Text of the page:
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Art Ad Proportions

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  • Art Ad Proportions

    I decided to start a new thread "inspired" by the Ludwig thread ads instead of clogging it up with off-topic comments, which remain yet to be seen. Anyhow, I noticed in the ads presented and others I've seen that the cars are drawn to look longer, lower and wider than they actually are. The '64 ad is particularly noticeable. It really looks much better proportionally than the car really was. The 1964 sales brochure employed this method. Brook Stevens was an advocate of this in many of his Lark/Cruiser drawings. Take a look at the painting of his 1966(?) Cruiser proposal with the full length concave tail light. It's beautiful, long, low and wide, almost Chrysler-like, a look that I don't believe could have been achieved using the old body shell. It was a visual trick of the artist. Even that '55(?) profile ad makes it look more like a Dodge or Plymouth in proportion. Studebaker was not the only one using this glamour trick. I have many "art" ads from the 60's that employ this trick; GM, Ford, Chrysler and Rambler. These ads were really quit beautiful. I don't think they were meant to be deceptive; they were merely more artistic. But why couldn't the designers come up with this better look? Was it a matter of engineering or cost? I don't understand why that would be especially when starting with a completely new design. I guess I answered my own question where Studebaker was concerned! I like '64 Cruiser/Daytona but think they would have looked better if they looked more like the drawn renditions in proportion. Just my thoughts.

  • #2
    This concept is also VERY obvious in the 1958 Ads including the Major Newspaper "INSERT" put out in a Sunday Large Newspaper by ALL the Major Newspapers.

    That year, they REALLY were promoting the LONGER, Lower look, ala '57 & on MoPar.

    This is the one that incorporates ALL THREE of Studebaker, Packard, Mercedes Sales Corp. Car lines.
    Second Generation Stude Driver,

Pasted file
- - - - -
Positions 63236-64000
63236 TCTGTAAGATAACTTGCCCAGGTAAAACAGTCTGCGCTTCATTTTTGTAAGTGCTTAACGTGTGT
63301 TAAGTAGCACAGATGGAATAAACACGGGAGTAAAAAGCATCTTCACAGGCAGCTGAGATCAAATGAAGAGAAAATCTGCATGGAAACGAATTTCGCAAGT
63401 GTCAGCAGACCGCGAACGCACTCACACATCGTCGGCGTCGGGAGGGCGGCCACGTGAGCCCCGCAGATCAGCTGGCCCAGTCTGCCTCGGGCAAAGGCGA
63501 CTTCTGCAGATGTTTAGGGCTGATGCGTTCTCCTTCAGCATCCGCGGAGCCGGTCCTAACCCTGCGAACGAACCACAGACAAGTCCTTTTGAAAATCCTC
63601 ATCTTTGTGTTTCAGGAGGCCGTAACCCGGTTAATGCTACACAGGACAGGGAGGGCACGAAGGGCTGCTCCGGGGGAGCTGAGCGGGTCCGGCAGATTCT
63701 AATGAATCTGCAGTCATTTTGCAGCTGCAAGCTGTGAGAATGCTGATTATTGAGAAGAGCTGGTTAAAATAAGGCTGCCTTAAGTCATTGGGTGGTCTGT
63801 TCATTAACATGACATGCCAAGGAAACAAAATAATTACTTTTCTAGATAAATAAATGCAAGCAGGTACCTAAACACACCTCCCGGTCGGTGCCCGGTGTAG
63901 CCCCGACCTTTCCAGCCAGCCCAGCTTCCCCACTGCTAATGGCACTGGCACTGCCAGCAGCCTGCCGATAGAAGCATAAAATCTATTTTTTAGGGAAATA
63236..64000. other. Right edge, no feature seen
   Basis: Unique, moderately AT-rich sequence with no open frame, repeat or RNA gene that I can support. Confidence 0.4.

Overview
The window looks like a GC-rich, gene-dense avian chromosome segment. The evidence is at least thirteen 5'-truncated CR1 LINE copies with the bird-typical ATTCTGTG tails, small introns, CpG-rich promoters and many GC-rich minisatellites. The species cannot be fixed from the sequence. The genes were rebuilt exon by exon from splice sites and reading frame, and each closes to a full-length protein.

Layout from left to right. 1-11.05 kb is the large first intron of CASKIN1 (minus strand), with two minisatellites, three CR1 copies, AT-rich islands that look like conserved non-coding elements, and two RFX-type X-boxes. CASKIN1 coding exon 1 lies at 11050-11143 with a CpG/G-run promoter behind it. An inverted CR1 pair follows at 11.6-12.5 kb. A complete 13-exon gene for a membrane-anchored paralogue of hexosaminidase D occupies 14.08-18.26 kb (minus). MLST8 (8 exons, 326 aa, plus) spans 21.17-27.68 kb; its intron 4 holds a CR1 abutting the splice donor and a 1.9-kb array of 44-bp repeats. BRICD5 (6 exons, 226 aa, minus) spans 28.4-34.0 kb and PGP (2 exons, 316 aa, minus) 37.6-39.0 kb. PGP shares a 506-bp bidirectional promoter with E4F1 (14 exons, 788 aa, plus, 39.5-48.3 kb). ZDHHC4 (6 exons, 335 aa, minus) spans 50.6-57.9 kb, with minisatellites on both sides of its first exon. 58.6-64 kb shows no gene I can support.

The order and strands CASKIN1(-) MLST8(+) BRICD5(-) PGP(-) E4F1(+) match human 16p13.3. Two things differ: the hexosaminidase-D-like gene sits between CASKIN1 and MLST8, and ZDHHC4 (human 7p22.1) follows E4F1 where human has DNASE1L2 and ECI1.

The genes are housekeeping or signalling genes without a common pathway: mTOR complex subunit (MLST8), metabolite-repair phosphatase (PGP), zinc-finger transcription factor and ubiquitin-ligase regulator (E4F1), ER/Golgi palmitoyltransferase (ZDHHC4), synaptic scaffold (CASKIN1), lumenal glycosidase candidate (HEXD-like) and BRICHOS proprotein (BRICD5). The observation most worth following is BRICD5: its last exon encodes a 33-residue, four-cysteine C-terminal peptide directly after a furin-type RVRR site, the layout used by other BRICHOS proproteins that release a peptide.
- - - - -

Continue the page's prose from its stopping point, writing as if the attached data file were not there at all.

Proud '54 Starliner Owner


    • #3
      I believe the commercial renderings from all manufacturers art departments or those farmed out to advertising agencies going back into the thirties were embellishments of the product offerings. These illustrations were, after all, as the artists saw them. If these renderings made the product look even better than they actually were in person what manufacturer would complain? Showroom traffic was the desired result. Not much has changed today. Look at the extent car commercials go to to embellish their products. Dreamy sequences, tires spinning, autos drifting around curves, anything to get you to the showroom. The only difference is the medium.


      • #4
        As far as designers/stylists not making Studebakers closer to the artists' drawings, two major items were the use of the same basic body shell from 1953 through 1966 and the factory's restriction on track width.
        Gary L.
        Wappinger, NY

        SDC member since 1968
        Studebaker enthusiast much longer


        • #5
          Ads from the twenties and thirties are particularly noticeable.
          "All attempts to 'rise above the issue' are simply an excuse to avoid it profitably." --Dick Gregory

          Brad Johnson, SDC since 1975, ASC since 1990
          Pine Grove Mills, Pa.
          sigpic'33 Rockne 10, '51 Commander Starlight, '53 Commander Starlight "Désirée"